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The condition of all natural men is the same. They are all "under the curse" of God. They are all "children of wrath." Some of them are" not far from the kingdom of God;" but however near they may be to it, they are not in it. However near the manslayer was to the city of refuge, he was liable to be slain by the avenger of blood if he was found without the gates.


"They that are in the flesh cannot please God." They may pray with great ardor, but their ardor can originate in no principle that can give them the shadow of a title to divine acceptance. God will certainly disappoint no desires that he has laid himself under any obligations to gratify. He will fulfil his own promises, in whatever form the promise has been given; but he is laid under no obliga tion, by the false constructions that selfish men may put upon any part of his word. "Add not unto his words, lest he reprove thee, and thou be found a liar."

But if the utmost degree of that seriousness which is the effect of natural principles does not insure to us the grace of God, what need is there of that enquiry which was proposed to be the second part of this discourse?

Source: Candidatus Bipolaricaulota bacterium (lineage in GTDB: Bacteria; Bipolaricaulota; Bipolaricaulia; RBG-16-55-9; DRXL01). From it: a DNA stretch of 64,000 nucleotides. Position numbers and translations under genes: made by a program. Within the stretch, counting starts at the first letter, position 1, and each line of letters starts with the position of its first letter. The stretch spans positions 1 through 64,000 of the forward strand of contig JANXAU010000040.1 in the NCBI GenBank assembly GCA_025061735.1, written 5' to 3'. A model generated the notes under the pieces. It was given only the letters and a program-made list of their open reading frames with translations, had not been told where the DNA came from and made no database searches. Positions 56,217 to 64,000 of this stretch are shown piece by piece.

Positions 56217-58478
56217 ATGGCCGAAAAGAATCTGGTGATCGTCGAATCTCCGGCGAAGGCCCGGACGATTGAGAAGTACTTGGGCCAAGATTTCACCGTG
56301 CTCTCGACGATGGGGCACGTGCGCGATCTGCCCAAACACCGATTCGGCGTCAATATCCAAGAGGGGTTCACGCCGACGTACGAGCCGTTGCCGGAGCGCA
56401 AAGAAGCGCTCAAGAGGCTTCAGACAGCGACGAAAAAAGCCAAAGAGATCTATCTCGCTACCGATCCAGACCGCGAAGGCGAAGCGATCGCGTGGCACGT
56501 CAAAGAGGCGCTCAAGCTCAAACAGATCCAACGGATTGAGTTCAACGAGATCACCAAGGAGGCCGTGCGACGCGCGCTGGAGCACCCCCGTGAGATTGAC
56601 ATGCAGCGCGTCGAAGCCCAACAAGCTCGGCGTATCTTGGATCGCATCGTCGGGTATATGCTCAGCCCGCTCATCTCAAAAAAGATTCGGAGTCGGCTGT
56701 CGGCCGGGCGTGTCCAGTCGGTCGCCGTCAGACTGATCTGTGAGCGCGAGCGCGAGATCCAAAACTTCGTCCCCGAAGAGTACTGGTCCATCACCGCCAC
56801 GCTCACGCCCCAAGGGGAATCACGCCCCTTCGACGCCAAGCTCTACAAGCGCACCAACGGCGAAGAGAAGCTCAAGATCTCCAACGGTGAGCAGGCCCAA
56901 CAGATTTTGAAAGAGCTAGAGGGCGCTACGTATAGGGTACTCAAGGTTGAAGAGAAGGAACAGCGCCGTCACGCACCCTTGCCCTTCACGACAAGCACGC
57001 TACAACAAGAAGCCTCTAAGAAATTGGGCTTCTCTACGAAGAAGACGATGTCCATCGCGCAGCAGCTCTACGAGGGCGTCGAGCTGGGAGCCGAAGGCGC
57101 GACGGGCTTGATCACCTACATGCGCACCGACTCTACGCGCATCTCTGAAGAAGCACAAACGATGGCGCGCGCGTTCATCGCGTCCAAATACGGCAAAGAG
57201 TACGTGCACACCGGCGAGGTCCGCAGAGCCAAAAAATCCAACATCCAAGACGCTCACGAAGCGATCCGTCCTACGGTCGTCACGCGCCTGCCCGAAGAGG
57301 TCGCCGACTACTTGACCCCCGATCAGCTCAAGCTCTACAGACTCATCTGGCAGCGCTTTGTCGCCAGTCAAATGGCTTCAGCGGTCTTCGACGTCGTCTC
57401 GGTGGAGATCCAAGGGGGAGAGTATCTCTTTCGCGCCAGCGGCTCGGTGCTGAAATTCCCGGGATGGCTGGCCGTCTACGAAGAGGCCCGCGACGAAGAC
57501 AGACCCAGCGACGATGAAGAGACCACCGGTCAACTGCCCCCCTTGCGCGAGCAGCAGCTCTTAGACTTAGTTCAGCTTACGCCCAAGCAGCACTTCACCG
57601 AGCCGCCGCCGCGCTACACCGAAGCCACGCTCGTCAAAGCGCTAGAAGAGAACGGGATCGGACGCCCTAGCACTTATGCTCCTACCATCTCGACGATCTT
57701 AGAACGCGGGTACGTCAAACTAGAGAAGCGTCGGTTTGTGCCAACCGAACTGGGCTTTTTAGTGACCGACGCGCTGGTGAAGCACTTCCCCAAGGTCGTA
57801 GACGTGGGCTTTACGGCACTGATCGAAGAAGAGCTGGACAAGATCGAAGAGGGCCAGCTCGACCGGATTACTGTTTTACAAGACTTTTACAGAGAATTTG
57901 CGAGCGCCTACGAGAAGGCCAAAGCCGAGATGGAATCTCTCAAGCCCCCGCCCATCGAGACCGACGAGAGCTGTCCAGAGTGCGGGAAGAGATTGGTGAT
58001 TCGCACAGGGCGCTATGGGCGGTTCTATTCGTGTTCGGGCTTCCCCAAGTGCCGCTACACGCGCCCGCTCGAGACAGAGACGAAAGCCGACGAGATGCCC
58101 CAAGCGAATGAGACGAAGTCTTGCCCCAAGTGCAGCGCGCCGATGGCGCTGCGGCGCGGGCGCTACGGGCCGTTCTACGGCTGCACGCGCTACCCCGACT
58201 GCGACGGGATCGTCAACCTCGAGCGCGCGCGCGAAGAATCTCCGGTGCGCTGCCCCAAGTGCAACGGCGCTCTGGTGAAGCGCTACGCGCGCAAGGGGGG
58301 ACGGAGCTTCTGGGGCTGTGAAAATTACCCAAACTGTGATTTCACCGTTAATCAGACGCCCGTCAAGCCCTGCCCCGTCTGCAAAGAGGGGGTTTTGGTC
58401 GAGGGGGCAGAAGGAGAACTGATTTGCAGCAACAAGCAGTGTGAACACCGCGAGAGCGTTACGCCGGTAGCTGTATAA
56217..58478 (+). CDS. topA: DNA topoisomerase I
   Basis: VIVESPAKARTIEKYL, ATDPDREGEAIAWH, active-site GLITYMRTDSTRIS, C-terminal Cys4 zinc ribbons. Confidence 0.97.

WHETHER those who diligently use the means of grace are more likely to obtain it than those who neglect them; or who are careless in the use of them?

To this I answer, that God gives us many things which we have no ground to claim from him. I might have said, that he gives us all things out of the riches of his bounty, when we have no claim upon him for any thing. But he has given us a claim upon his goodness, and even upon his righteousness, for those things which he has promised; and therefore Paul speaks as if God could not be righteous, if he should forget the works and labors of love to his people, for his name's sake, Heb. vi. 9. But besides these things, he gives to men many precious blessings out of the riches of his goodness. "He is found of them that sought him not.' He gives food and raiment, and all things richly to enjoy, to those whom, without violation of any of his engagements, he might cast into hell.